Scarring alopecias Pt. 1: Frontal fibrosing alopecia

Scarring alopecias Pt. 1: Frontal fibrosing alopecia

Frontal fibrosing alopecia (FFA) is a rare condition that mostly affects post-menopausal women. The average age of onset is about 56 years, with cases occurring as young as 21 years.(1) FFA was first described in 1994 as a type of scarring alopecia, which destroys hair follicles and subsequently replaces them with scar tissue.(2) FFA is considered a type of lichen planopilaris (an inflammatory condition that causes patchy hair loss on the scalp) but others consider it as a new disease.(3) FFA presents as a receding hairline at the front and sides of the scalp that may progress above and beyond the ears.(4) The hair loss can be sudden and proceed rapidly or can occur slowly and subtly.(4) FFA has also been reported to stabilize spontaneously over time.(5) One of the most typical and earliest signs of FFA is a loss of eyebrow hair;(3) however, it may also be associated with a loss of body hair.(4)

The cause of FFA is currently unknown. There may be complex factors influencing whether or not someone develops FFA, such as genetics, immune response, and hormones. There are some studies showing familial cases of FFA.(3) Other studies have found that FFA is associated with autoimmune conditions such as lupus erythematous, vitiligo, and rheumatoid arthritis.(4) Another possibility is that FFA is caused by a decrease in estrogen levels after menopause or after a hysterectomy.(1)

There is very little research examining possible treatments for FFA and the research that exists has many limitations. Based on a review of all treatments reportedly used for FFA, Harries and Messenger concluded that intralesional triamcinolone acetonide 20mg/mL (a corticosteroid) given every three months to the frontal hairline may be the most effective treatment available to date.(6) However, no randomized controlled trials have been conducted yet. Other treatment regimens that have been given to patients with FFA include: finasteride, dutasteride, minoxidil, corticosteroids (topical, systemic), hydroxychloroquine, tetracycline, topical retinoid, ketoconazole shampoo, and biotin.(5) Few papers have reported attempts at hair transplantation for FFA, with results suggesting that the transplanted hairs may do well initially but may disappear 2-4 years after the transplant.(7)  Treatment for FFA and scarring alopecias focus on stopping hair loss progression and alleviating disease symptoms. Treatments cannot regenerate hair from scarred areas.(7)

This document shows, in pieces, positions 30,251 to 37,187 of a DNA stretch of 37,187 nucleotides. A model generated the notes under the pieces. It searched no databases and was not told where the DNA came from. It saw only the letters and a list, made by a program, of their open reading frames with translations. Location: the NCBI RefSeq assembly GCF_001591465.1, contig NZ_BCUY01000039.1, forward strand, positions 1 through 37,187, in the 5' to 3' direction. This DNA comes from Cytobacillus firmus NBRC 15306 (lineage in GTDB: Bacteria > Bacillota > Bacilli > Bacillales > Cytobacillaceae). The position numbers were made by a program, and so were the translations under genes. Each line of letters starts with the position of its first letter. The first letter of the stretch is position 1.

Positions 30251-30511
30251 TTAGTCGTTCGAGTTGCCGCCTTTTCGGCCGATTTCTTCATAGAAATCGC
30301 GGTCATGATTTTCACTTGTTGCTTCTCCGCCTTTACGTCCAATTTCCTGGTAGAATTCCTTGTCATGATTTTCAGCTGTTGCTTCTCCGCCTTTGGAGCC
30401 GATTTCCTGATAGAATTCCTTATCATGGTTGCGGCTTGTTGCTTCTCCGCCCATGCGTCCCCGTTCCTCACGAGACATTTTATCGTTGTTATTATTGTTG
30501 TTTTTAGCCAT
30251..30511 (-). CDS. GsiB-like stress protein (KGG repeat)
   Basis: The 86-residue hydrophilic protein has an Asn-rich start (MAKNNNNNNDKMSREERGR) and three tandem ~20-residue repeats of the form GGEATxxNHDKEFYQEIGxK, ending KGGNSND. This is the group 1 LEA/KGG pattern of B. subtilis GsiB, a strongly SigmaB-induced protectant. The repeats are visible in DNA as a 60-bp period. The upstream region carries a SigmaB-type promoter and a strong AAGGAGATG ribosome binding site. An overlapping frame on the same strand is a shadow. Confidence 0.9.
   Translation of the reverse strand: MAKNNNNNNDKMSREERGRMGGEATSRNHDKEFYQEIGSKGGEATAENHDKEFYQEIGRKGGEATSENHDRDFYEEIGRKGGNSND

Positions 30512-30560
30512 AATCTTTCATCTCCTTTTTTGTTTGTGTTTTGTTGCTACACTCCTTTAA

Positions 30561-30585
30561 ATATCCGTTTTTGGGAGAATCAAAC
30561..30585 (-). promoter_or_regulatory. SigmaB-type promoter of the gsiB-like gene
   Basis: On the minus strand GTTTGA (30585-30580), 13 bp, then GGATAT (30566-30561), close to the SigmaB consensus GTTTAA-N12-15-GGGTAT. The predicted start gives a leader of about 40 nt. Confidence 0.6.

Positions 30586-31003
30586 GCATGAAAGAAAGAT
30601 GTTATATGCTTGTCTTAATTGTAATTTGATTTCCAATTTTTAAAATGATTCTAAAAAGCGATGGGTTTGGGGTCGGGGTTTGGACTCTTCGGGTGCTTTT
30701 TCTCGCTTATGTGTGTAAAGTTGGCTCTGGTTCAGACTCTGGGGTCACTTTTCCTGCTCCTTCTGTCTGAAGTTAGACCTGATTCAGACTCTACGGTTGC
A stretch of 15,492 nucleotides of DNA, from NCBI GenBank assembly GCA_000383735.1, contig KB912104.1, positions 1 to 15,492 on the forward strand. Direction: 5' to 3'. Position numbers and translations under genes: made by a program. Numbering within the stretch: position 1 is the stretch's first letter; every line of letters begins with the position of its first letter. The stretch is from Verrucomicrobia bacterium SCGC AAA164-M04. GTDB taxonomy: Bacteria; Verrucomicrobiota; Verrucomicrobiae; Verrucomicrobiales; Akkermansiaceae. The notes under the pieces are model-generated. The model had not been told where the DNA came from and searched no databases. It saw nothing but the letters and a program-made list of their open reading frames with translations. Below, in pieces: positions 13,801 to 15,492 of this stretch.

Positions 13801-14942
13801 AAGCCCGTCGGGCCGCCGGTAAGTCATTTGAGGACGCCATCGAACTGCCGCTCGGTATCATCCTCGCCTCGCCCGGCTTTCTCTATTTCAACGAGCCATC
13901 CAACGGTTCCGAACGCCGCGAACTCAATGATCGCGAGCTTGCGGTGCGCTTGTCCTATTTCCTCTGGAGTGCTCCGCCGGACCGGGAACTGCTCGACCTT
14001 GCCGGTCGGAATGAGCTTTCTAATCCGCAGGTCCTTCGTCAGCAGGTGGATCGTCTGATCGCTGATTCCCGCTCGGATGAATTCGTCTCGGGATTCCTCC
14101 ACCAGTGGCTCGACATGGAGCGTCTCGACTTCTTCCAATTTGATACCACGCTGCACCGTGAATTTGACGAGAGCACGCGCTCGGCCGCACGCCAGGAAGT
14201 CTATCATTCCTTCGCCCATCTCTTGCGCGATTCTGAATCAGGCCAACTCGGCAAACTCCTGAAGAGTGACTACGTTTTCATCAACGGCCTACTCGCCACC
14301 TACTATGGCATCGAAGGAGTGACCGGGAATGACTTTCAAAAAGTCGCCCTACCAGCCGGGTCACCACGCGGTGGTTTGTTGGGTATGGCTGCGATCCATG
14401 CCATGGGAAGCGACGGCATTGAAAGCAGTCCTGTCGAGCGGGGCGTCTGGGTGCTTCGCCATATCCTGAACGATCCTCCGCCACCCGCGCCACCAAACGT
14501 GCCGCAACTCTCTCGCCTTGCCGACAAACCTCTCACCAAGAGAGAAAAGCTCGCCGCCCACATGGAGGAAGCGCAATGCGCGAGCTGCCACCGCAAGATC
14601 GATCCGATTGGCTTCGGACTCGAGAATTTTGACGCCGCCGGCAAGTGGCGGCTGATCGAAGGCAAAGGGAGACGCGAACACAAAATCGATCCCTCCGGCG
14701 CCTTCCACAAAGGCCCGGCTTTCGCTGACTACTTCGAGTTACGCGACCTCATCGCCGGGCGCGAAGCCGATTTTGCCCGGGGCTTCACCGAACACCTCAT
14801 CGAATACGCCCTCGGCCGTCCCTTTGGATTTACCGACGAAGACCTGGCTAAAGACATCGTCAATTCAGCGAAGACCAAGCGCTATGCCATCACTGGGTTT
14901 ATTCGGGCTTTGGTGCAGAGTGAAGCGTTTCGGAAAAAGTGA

Article by: M.A. MacLeod, MSc., Mediprobe Research Inc.

References

  1. Vañó-Galván S, Molina-Ruiz AM, Serrano-Falcón C, Arias-Santiago S, Rodrigues-Barata AR, Garnacho-Saucedo G, et al. Frontal fibrosing alopecia: A multicenter review of 355 patients. J Am Acad Dermatol. 2014 Apr;70(4):670–8.
  2. Kossard S. Postmenopausal frontal fibrosing alopecia. Scarring alopecia in a pattern distribution. Arch Dermatol. 1994 Jun;130(6):770–4.
  3. Navarro-Belmonte MR, Navarro-López V, Ramírez-Boscà A, Martínez-Andrés MA, Molina-Gil C, González-Nebreda M, et al. Case series of familial frontal fibrosing alopecia and a review of the literature. J Cosmet Dermatol. 2015 Mar;14(1):64–9.
  4. Banka N, Mubki T, Bunagan MJK, McElwee K, Shapiro J. Frontal fibrosing alopecia: a retrospective clinical review of 62 patients with treatment outcome and long-term follow-up. Int J Dermatol. 2014 Nov;53(11):1324–30.
  5. Rácz E, Gho C, Moorman PW, Noordhoek Hegt V, Neumann H a. M. Treatment of frontal fibrosing alopecia and lichen planopilaris: a systematic review. J Eur Acad Dermatol Venereol JEADV. 2013 Dec;27(12):1461–70.
  6. Harries MJ, Messenger A. Treatment of frontal fibrosing alopecia and lichen planopilaris. J Eur Acad Dermatol Venereol JEADV. 2014 Oct;28(10):1404–5.
  7. Jiménez F, Poblet E. Is hair transplantation indicated in frontal fibrosing alopecia? The results of test grafting in three patients. Dermatol Surg Off Publ Am Soc Dermatol Surg Al. 2013 Jul;39(7):1115–8.

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